I recently broke my elbow. It at the end of a triathlon I was savagely thrown off my bike by a bump or a dent in the road and so now, in the glorious heat of the summer, having suffered all winter, I cannot get my reward and go out riding (or running, or swimming, or do anything I usually consider fun). My big bottom lip sulking about this on twitter inspired the fabulous James Spackman from Pursuit books to stick Paul Fournel’s Need for the Bike in the Post for me.
I was a little dubious when the first chapter was titled: Violent Bike. But to be fair this book covers every element of cycling and can you even be considered a cyclist if you haven’t experienced that violent bike? It offers snapshots of the crashes, the hot dusty days, the races, the deep friendships, the bikes and equipment and the lifelong love of all things cycling. The chapters match our riding. Short and sharp sprinty sections, long meandering lengthier segments, all reflective after a lifetime on the bike.
The short chapters help its poetic structure reel you in. These are the musings of a man who has spent many many hours on a bike, contemplating how his bike has shaped him, his life and his mind. The book is elegantly crafted – not just in the poetry of the language used but even in its design with the author’s love of Campagnolo reflected in the chapter fonts.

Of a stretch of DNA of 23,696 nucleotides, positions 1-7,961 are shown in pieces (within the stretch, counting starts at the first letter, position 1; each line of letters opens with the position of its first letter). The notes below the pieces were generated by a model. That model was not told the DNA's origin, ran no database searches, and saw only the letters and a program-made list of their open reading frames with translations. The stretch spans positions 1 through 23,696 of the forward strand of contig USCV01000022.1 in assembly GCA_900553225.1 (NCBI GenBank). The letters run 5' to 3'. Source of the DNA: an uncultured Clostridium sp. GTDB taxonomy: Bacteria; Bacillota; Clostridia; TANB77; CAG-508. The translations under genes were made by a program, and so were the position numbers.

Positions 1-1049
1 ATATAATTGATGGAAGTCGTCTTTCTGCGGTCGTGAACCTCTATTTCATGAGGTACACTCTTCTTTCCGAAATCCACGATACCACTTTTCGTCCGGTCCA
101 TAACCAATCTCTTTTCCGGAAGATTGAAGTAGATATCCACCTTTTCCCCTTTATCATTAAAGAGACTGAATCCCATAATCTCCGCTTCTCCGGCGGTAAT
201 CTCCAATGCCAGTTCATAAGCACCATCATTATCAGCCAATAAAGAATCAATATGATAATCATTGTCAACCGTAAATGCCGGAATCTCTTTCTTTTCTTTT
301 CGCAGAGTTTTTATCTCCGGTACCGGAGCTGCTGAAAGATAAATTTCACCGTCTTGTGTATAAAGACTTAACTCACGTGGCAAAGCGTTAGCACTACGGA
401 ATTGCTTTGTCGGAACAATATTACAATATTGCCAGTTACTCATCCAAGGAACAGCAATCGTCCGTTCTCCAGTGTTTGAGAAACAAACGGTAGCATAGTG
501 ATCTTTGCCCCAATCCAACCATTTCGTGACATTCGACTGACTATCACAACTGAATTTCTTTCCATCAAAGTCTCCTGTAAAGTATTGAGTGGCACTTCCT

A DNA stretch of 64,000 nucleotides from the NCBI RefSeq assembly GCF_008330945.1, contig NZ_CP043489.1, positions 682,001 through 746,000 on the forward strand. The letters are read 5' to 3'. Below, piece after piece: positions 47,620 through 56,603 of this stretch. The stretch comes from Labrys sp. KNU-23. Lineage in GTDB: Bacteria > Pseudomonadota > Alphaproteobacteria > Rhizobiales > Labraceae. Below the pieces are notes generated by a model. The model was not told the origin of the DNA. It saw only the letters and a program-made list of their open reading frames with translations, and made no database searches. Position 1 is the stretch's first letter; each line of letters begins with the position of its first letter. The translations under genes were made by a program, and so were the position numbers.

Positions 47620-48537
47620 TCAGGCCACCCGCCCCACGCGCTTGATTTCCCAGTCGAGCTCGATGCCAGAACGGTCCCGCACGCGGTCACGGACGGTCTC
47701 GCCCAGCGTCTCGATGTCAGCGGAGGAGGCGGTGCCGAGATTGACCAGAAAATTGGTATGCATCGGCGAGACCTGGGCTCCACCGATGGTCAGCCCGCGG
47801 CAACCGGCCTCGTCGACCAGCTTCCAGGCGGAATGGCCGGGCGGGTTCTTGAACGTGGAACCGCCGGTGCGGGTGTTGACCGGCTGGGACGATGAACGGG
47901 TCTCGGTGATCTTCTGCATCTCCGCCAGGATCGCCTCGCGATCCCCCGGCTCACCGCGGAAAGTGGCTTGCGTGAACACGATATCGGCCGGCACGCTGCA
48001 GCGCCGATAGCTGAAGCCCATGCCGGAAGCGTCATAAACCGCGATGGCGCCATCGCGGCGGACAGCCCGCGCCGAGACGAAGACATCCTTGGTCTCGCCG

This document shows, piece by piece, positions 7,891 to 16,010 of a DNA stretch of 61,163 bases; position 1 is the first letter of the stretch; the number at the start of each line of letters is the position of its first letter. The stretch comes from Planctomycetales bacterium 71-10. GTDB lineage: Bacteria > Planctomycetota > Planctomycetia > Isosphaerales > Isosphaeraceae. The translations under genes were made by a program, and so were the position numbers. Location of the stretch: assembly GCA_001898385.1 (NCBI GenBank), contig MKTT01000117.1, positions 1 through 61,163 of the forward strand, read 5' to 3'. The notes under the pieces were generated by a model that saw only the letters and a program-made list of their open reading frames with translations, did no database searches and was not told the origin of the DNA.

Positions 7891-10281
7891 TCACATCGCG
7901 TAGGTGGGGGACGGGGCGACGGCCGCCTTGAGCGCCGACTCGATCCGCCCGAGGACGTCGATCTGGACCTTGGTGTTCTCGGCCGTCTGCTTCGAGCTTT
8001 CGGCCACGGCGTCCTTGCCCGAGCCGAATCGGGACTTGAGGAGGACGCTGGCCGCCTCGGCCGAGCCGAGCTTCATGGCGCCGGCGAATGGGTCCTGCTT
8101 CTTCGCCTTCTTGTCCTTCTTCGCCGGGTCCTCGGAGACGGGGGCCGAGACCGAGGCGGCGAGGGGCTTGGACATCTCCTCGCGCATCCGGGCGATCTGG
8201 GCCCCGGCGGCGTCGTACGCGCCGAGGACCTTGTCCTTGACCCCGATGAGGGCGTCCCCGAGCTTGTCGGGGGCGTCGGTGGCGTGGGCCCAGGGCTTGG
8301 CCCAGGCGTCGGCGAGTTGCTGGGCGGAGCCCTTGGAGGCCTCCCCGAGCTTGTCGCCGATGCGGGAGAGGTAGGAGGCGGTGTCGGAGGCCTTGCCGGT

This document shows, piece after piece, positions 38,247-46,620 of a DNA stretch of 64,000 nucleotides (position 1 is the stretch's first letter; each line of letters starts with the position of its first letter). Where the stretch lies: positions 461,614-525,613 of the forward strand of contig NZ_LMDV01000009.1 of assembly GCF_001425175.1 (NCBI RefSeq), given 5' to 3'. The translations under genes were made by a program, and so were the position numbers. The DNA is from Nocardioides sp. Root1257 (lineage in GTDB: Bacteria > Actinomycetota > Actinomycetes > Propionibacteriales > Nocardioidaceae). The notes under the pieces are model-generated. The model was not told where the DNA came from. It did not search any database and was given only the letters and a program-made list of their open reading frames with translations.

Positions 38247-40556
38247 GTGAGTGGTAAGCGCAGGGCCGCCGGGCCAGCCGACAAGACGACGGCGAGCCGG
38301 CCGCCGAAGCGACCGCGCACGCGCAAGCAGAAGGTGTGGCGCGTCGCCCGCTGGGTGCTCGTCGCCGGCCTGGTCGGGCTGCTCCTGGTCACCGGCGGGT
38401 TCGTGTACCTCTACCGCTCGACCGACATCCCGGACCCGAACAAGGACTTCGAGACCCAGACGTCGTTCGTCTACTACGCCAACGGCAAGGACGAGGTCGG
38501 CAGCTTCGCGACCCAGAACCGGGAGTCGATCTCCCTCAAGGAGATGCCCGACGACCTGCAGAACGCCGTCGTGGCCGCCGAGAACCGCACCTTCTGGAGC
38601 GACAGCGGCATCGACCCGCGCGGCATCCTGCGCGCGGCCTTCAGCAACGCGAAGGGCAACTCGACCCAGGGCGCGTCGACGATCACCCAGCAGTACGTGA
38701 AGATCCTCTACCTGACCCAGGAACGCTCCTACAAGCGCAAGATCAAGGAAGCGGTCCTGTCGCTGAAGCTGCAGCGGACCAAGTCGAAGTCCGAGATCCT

Paul Fournel comes from a different world than most of us. We did not grow up in a town famed for its love of cycling. We have not sat within the peloton during a grand tour. We haven’t committed to work on a bike in Paris. But Fournel successfully speaks to our version of our cycling story in our world. Our first bike ride. Our day feeling like a cyclist. Our first race. Our favourite coffee stop. Our favourite hot chocolate on a freezing cold ride. The days when our legs feel great and the days when they inexplicably abandon us. The “oh yes – such a beautiful way of describing it” moments appear in almost every chapter.
You finish the book knowing Paul Fournel does not just ride a bike, that he is a French man riding his bike. The book oozes France. You find your imagery while reading it bringing every stereotype to life with garlic and red wine practically seeping through the pages. And full of such masculinity too that along with the garlic and the red wine I could almost feel the heavy male sweat.
If you have fallen out of love with your bike recently this is a wonderful way to remind yourself of what you used to love about it and send you off to your garage to dust it off. If you are still in love with your bike this will remind you why and send you off to the bookshelf (or more likely now phone) to start mapping out your next adventure.